Real Life: Cooking With Cast Iron

Cooking With Cast Iron
Cooking With Cast Iron

So, what’s a girl to do? Well, the first thing is to remember that these pans are made from iron and steel. There’s not much you can do to hurt their feelings. The only real thing that will put a damper on your day is if it develops rust but since we know rust can be scrubbed out that’s not a deal-breaker. Just kind of a pain.

Here are my thoughts:

Season your pan. Season it when it’s new (even if it claims to be pre-seasoned) and reseason if you notice that food is sticking to it more than usual.

Clean your pan as soon as possible after cooking. If there are food particles stuck to the bottom of the pan, feel free to put a little water in the bottom after removing the food. You can let it sit until the food is loosened, which I’ve found takes about as long as it takes me to eat.

I like to swish the inside of the pan with some soap and water to remove any cooking flavors, using the scrubby side of the sponge to remove any food particles. After rinsing and towel drying, I use a towel or paper towel to apply a thin layer of vegetable shortening to the inside of the pan. Turn the towel over to the “dry” side and wipe any excess shortening from the pan, leaving as thin a sheen as possible. The whole thing takes less than 5 minutes.

If you prefer to use one of the other cleaning methods discussed above, feel free to do so. This is a judgment-free zone.

Don’t allow your pan to remain wet for any length of time. Don’t put it in the dishwasher. Don’t let it soak in the sink until you “get around” to washing it. If it gets wet (intentionally or not) wipe it dry ASAP. This is simply so you don’t have to spend time removing rust from the surface of your pan.

Don’t store leftovers in the pan. Because…again….rust. No one wants rust in their leftovers.

Store your pan in an area where it won’t get wet. Cupboard, oven, stovetop, above, below, east, west, I don’t care. Just not in a wet area.

Cook whatever you want. If it affects your seasoning, simply coat it with a little shortening or reseason it. Cooking some foods will have a learning curve but you’ll get the hang of it in no time!

Real Life Recap – Cooking With Cast Iron: Season your pan and don’t let it rust. The end.

That’s My Story And I’m (Non)Sticking To It

That’s My Story And I’m (Non)Sticking To It
That’s My Story And I’m (Non)Sticking To It

So there it is and it’s just as simple as it seems. What do you think? Are you ready to take the plunge? I promise you won’t regret it.

Be not afraid.

All my best,


Spicy Baked Red Bean Casserole

Serve this spicy red bean casserole with rice, cornbread or tortillas for a satisfying meal or corn chips as an appetizer!

Red Bean Casserole

Red Bean Casserole

Course Main Course
Servings 4
Calories 285 kcal


  • cup dried small red beans
  • 4 cups water, divided
  • 1 red onion
  • 2 cloves garlic
  • 1 jalapeno pepper
  • ½ inch fresh ginger, peeled
  • 2 slices bacon
  • tsp cumin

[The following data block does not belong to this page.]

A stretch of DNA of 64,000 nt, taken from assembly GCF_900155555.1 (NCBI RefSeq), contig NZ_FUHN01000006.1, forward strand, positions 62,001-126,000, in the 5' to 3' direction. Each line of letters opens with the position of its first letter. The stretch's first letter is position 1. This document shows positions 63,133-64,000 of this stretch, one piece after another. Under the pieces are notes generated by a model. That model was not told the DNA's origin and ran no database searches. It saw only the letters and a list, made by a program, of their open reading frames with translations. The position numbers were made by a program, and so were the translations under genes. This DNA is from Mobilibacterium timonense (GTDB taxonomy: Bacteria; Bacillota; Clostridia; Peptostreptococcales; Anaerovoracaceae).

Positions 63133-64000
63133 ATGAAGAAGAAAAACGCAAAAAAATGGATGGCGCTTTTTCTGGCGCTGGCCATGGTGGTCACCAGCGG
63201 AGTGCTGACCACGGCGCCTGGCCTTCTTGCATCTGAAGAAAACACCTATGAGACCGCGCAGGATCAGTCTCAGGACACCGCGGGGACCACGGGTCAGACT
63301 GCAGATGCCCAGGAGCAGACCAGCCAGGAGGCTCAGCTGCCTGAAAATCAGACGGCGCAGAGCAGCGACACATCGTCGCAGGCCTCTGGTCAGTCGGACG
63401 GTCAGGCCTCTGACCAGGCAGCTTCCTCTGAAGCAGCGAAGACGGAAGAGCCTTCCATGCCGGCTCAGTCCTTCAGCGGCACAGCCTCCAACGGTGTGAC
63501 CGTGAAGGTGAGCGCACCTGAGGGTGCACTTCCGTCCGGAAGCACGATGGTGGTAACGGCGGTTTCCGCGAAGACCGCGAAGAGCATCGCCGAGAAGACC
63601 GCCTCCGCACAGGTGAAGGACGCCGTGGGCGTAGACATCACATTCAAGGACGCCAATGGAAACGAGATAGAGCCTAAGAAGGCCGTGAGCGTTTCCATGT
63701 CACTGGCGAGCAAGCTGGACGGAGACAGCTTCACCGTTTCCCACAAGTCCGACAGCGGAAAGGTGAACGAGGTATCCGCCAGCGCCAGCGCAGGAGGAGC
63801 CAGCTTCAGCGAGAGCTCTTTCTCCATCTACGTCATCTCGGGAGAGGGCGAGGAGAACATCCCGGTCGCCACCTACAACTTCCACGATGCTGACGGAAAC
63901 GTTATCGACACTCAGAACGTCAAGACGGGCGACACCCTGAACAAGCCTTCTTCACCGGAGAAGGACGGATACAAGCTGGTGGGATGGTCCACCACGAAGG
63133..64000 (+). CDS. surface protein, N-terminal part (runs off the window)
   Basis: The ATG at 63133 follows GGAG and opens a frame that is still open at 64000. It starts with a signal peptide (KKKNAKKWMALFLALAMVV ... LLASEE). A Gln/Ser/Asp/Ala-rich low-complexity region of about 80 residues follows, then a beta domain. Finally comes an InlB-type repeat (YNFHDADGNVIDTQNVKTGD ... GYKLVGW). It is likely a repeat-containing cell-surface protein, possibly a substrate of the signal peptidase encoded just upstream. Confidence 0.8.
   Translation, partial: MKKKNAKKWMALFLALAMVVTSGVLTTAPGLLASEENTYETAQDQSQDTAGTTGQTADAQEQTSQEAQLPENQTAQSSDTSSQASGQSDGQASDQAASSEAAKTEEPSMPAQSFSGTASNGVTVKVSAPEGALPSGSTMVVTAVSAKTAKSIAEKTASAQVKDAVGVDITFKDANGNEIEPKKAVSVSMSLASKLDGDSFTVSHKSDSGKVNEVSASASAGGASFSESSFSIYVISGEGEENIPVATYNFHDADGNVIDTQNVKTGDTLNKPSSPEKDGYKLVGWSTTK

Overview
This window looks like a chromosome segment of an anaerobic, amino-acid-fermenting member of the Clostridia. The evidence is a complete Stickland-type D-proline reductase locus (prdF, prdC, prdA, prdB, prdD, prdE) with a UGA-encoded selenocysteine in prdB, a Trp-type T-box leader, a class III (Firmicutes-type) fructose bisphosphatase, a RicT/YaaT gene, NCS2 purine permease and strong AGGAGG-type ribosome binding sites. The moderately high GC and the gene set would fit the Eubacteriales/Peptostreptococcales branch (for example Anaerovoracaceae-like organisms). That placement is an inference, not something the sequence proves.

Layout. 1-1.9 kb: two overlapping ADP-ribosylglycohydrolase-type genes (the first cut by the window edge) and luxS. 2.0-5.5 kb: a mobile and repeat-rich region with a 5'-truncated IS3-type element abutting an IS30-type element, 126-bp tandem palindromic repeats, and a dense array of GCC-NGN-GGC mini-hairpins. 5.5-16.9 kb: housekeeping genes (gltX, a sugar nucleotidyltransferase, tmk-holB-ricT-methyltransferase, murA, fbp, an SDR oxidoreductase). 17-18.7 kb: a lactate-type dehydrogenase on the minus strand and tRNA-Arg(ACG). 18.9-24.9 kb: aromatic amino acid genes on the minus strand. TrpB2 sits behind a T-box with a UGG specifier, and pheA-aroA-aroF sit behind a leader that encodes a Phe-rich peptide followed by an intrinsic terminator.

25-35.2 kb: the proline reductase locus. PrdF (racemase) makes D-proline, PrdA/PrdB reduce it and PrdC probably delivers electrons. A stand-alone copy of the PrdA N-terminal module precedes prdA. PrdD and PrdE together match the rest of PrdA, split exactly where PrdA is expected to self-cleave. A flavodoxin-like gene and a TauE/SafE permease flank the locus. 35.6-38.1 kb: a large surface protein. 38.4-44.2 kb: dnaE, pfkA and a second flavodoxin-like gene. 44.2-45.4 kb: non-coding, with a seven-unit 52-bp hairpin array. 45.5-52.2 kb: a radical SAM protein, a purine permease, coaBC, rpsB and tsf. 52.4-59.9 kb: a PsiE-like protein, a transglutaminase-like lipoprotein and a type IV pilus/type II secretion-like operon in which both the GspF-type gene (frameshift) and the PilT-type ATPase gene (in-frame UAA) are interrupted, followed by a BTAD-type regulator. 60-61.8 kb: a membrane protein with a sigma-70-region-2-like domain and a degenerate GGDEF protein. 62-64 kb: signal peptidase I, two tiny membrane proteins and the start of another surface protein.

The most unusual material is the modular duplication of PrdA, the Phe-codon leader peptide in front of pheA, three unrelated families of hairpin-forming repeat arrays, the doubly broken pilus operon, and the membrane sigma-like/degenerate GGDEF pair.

• ½ tsp salt
  • 2 large tomatoes (1 pound or 2 cups chopped)
  • ¼ tsp chili powder
  • tsp garam masala
  • ½ cup heavy cream
  • ¼ cup pickled red onions


  • Cover beans with 2 cups of water and allow to soak for 6 - 12 hours. Drain and rinse.
  • Add 2 cups of water and beans to a saucepan. Turn heat to medium. Cover and simmer for 45-60 minutes or until tender, checking occasionally to ensure there is enough water to keep beans from scorching. Drain excess water, if necessary.
  • (NOTE: The above step can be done ahead. Store beans tightly covered in the refrigerator for up to 3 days.)
  • Preheat the oven to 350℉.
  • Roughly chop onion and place in a blender or food processor with garlic, jalapeno and ginger. Puree until smooth adding a bit of water if necessary.
  • Cook bacon in a saute pan over medium-low heat until it's crispy and has rendered its fat. Add onion mixture, cumin and salt. Cook over medium heat, stirring occasionally until the excess moisture has evaporated and turned a golden brown, 8 - 10 minutes.
  • Puree tomatoes in a blender or food processor. Mix tomatoes, onion mixture, chili powder and garam masala together. Gently stir in beans.
  • Transfer to an oven-safe dish and drizzle cream evenly over the top. Bake until sauce is thickened and the top is brown, 30 - 40 minutes.
  • Sprinkle top with pickled red onions and a small amount of brine.
  • Serve hot with rice or tortillas, if desired.
  • Hack: Freeze leftover portions sealed in serving-sized portions for future use. Allow to thaw completely in the refrigerator before reheating.
  • Hack: One cup of frozen onions can be substituted for fresh onion in this recipe.
  • Hack: One 15 oz. can of red beans, drained and rinsed, can be substituted for the dried beans in this recipe.  Skip the soaking and stovetop cooking in this case.
  • Hack: 2 cups tomato sauce can be substituted for the fresh tomatoes.
Keyword baked beans, bean casserole, bean supper, beans, casserole, dried beans, dried legumes, easy, legumes, red beans


Did you know? Red beans are a member of the legume family.  Legumes come in many options, are inexpensive and they’re packed with nutrition!!

Suggestion: Pair this with some cheddar cheese jalapeno cornbread.